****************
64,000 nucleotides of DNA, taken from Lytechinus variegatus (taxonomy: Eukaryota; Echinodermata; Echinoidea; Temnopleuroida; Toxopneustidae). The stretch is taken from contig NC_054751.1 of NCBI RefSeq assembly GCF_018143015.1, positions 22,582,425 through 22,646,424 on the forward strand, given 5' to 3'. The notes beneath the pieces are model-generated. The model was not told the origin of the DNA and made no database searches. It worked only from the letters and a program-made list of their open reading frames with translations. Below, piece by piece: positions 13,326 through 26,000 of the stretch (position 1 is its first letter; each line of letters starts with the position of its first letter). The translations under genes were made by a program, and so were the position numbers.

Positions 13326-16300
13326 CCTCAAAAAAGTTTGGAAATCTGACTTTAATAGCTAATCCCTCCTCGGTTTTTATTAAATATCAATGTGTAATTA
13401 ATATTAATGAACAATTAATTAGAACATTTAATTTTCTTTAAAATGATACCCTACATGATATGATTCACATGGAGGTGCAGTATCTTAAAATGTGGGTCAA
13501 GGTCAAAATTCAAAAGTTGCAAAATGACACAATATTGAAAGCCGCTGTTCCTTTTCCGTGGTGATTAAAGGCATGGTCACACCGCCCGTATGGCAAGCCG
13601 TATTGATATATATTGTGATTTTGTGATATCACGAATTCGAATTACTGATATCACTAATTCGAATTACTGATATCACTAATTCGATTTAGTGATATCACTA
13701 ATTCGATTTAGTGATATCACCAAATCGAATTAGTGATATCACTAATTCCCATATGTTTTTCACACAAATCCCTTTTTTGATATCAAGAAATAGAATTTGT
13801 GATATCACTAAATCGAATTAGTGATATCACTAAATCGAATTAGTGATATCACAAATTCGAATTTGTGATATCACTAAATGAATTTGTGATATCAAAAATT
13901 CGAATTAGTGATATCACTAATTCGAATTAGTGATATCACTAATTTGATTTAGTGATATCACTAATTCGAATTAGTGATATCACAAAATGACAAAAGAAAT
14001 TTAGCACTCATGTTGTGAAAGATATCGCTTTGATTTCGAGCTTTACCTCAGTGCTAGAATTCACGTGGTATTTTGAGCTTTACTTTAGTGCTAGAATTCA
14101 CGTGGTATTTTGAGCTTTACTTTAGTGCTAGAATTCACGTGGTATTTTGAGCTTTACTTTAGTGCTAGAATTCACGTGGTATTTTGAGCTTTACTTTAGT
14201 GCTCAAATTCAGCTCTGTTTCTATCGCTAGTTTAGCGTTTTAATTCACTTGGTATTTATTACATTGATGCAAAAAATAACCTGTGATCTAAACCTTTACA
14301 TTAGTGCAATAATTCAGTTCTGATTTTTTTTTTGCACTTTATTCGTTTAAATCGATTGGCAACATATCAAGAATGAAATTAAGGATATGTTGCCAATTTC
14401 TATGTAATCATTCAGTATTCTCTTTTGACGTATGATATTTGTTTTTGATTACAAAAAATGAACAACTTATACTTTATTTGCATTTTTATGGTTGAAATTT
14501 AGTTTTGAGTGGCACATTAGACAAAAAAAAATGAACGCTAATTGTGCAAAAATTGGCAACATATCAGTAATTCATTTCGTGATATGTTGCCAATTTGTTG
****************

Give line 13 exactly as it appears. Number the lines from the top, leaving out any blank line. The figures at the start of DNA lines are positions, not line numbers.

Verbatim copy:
14301 TTAGTGCAATAATTCAGTTCTGATTTTTTTTTTGCACTTTATTCGTTTAAATCGATTGGCAACATATCAAGAATGAAATTAAGGATATGTTGCCAATTTC